In a world devoid of Chicago’s renowned comedic training centers, Stephen Colbert might have been reduced to just a silly sounding French name and Hannibal Buress might only be seen as the funny coworker at the office. Without the city’s legendary comedy scene, the names Bill Murray and Tina Fey might be utterly irrelevant.
As a learning ground for some of the most renowned comedians in popular culture, Chicago has achieved its status as one of the top comedic cities in the U.S. Known for its rich history of comedic talent, this city has long been an incubator for some of the most well-regarded acts in comedy. Performers might make it big in entertainment capitals such as New York and Los Angeles, but it is in Chicago where the comedy stars of tomorrow first find their voices.
“People come to Chicago to get good, and then they go somewhere else to get famous,” said Matt Hovde, artistic director at The Second City Training Center in Chicago.
While most people know the city for its iconic training centers such as the iO Theater, 1501 N. Kingsbury St., and The Second City, 161 N. Wells St., Chicago’s comedy has thrived in recent years thanks to underground clubs, a continuous influx of new sketch groups and a resurging standup community, which has produced any number of top comics, rivaling any city in the country. Comedy has always been a staple of Chicago, but it has boomed recently, thanks to the alt-comedy scene—comedy that breaks from mainstream comedic styles and formats—and broadening diversity.
Hovde, who has first-hand experience with Chicago’s comedy scene, moved to the city after graduating from Texas Christian University in 1996 to fulfill his dream of being an improviser for The Second City. Hovde said the city’s history attracts aspiring performers to the famous training center who are keen to emulate their favorite stars.
“If you like Bill Murray and Tina Fey and [Stephen] Colbert, it does not take much research to figure out that they all got their start in Chicago and went through [The Second City] program as a means to develop their craft,” Hovde said. “A lot of people that come to our training center definitely want to follow in those footsteps.”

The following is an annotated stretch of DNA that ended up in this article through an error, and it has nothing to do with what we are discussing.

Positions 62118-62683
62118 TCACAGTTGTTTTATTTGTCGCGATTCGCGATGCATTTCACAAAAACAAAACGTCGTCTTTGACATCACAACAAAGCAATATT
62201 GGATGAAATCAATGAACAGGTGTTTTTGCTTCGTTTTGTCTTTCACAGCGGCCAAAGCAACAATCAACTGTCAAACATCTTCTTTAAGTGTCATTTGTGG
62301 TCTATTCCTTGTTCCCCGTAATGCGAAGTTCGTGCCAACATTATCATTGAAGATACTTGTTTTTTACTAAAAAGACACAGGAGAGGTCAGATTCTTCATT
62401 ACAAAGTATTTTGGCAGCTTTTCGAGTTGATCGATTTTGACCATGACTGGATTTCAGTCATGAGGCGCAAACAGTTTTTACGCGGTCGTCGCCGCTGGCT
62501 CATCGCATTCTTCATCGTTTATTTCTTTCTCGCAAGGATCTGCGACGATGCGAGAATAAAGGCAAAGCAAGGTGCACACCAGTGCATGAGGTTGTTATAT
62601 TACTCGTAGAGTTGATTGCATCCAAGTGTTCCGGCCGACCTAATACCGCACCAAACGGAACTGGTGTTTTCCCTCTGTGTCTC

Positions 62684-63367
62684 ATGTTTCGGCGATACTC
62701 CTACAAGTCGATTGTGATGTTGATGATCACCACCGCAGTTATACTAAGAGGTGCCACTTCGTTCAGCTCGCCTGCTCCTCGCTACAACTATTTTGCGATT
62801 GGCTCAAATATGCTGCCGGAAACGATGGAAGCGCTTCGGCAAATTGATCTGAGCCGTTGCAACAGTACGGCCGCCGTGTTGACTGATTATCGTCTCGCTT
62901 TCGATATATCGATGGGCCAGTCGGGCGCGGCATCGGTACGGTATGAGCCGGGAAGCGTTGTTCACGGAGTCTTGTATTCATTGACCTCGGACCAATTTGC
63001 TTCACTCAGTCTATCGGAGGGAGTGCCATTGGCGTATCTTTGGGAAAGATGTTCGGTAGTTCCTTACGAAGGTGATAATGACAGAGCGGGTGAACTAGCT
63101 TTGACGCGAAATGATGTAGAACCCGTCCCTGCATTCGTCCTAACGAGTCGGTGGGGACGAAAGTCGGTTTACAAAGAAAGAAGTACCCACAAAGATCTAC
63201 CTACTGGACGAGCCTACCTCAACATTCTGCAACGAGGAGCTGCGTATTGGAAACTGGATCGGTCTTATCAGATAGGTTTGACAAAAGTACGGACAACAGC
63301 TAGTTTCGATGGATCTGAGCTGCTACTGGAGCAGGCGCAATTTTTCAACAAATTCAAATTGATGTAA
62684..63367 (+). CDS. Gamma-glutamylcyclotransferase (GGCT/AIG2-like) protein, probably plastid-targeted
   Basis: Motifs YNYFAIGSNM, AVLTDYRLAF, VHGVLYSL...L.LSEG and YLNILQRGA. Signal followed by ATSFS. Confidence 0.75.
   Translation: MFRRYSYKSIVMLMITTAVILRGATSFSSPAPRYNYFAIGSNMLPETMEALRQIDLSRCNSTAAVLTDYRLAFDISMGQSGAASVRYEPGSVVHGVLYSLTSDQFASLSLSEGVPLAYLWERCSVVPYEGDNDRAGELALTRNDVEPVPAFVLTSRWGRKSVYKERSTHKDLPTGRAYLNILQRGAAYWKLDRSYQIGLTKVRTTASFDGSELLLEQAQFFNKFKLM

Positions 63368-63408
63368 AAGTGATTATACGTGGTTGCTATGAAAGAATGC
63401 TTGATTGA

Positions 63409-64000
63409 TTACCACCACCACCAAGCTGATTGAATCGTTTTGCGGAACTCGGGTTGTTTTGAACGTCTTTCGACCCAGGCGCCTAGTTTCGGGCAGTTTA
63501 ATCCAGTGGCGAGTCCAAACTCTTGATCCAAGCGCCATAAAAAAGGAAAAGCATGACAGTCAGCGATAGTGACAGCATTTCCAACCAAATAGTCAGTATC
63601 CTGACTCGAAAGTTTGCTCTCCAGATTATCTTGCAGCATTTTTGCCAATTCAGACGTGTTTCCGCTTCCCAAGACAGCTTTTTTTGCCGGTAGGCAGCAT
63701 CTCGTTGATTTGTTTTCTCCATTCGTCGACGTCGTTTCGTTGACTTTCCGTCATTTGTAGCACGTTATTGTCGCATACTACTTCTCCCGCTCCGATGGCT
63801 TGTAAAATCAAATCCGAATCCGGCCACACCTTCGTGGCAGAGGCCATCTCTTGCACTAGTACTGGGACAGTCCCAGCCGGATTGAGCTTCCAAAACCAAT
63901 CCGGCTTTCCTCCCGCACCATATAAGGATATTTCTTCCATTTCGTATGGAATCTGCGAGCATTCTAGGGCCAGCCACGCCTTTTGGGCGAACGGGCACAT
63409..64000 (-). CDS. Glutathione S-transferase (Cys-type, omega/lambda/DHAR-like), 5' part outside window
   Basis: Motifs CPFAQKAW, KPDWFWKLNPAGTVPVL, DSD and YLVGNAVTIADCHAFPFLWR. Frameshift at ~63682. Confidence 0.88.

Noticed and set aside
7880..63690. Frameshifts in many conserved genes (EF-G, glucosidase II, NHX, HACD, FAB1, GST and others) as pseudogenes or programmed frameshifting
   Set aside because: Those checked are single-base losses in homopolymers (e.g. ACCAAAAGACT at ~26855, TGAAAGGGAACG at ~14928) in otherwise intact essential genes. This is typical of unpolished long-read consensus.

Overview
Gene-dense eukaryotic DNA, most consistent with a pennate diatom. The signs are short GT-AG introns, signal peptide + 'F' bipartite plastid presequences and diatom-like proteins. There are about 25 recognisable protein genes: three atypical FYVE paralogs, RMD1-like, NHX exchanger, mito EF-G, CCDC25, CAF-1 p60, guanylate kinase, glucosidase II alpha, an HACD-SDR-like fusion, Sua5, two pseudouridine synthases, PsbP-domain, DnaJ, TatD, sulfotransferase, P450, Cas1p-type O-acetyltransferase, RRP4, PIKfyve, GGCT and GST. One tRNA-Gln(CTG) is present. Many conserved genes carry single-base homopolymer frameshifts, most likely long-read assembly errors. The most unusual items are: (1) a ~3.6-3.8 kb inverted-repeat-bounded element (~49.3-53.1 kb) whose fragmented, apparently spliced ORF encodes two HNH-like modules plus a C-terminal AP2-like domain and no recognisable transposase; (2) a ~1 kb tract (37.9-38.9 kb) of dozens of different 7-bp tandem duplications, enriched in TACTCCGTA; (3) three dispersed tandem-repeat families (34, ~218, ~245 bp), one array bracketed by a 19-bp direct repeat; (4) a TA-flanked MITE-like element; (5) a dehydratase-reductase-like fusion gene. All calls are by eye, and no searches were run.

Young performers from all walks of life have flocked to the city for decades to find their footing in the comedy world. Kelsie Huff, a standup comic and instructor for Feminine Comique, a training center that helps female comics develop their craft, said the city’s appeal allows comics to try new things they would be discouraged to do on stage in a city like New York or Los Angeles, where one talent scout in the audience could make or break a career in an moment’s notice.
“The number one thing is that Chicago is really under the radar,” Huff said. “There is no industry here, so you can take a bunch of risks and get super weird. I’m not saying that can’t happen in New York or LA, but David Letterman’s people aren’t here. Like, they don’t give a s–t.”
It is harder to get discovered in Chicago than in larger markets. Unlike the large entertainment cities in the country, Chicago has a Midwestern, working-class feel where comics have to work extra hard to get noticed, Hovde said.
“There’s just a good culture fit [to Chicago],” Hovde said. “The Second City took its name from having a little bit of a chip on its shoulder, being compared to New York and having this Midwestern pride. That works really well for comedy.”
That is not to say Chicago does not see its fair share of talent scouts, though. Throughout the last 56 years, The Second City has been one of the most prolific breeding grounds for writers, performers and directors throughout the entertainment industry. One look at the writers for shows like “Saturday Night Live” and fans are sure to recognize Chicago talent.
“The writing staffs of all the late-night talk shows and many of the sitcoms are filled with Second City-trained people,” Hovde said. “The kind of work people do after they go through our programs is a real diverse skill set people leave with.”
One thing that sets Chicago apart from other comedy-rich cities is the exposure young comedians have access to. In the last few years, smaller venues like the Lincoln Lodge, Comedians You Should Know and the recently shuttered Upstairs Gallery have all been safe places for young comedians and performers to try material.
Alex Honnet, CEO and co-proprieter of the Upstairs Gallery, and creative director at the iO Theater in Chicago, founded Upstairs as a creative place for aspiring sketch performers to showcase their material in a place beyond the mainstream venues, like Second City. Upstairs closed in October 2014 after becoming too much of a time commitment for Honnet. However, Upstairs was a leader in the independent sketch community in its short time. Regular performers such as current “Late Night with Seth Meyers” writer Conner O’Malley would perform at the location on a regular basis until its closing in 2014.